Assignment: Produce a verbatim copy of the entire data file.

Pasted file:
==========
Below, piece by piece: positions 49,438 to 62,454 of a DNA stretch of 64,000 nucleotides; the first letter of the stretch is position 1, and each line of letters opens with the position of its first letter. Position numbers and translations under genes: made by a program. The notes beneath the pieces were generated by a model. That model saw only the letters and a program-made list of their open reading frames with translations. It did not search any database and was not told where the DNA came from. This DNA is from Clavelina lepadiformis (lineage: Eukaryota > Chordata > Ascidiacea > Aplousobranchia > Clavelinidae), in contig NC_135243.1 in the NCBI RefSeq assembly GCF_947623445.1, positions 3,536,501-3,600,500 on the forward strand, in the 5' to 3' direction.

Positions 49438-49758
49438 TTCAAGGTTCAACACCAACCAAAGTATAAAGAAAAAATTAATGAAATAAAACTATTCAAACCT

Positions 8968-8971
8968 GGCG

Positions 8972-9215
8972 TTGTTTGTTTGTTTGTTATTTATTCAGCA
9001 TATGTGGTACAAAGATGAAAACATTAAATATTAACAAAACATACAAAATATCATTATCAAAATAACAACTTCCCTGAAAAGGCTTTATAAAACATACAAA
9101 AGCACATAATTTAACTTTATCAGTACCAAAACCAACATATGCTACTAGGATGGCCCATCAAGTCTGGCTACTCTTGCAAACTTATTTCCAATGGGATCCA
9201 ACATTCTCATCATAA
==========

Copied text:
Below, piece by piece: positions 49,438 to 62,454 of a DNA stretch of 64,000 nucleotides; the first letter of the stretch is position 1, and each line of letters opens with the position of its first letter. Position numbers and translations under genes: made by a program. The notes beneath the pieces were generated by a model. That model saw only the letters and a program-made list of their open reading frames with translations. It did not search any database and was not told where the DNA came from. This DNA is from Clavelina lepadiformis (lineage: Eukaryota > Chordata > Ascidiacea > Aplousobranchia > Clavelinidae), in contig NC_135243.1 in the NCBI RefSeq assembly GCF_947623445.1, positions 3,536,501-3,600,500 on the forward strand, in the 5' to 3' direction.

Positions 49438-49758
49438 TTCAAGGTTCAACACCAACCAAAGTATAAAGAAAAAATTAATGAAATAAAACTATTCAAACCT

Positions 8968-8971
8968 GGCG

Positions 8972-9215
8972 TTGTTTGTTTGTTTGTTATTTATTCAGCA
9001 TATGTGGTACAAAGATGAAAACATTAAATATTAACAAAACATACAAAATATCATTATCAAAATAACAACTTCCCTGAAAAGGCTTTATAAAACATACAAA
9101 AGCACATAATTTAACTTTATCAGTACCAAAACCAACATATGCTACTAGGATGGCCCATCAAGTCTGGCTACTCTTGCAAACTTATTTCCAATGGGATCCA
9201 ACATTCTCATCATAA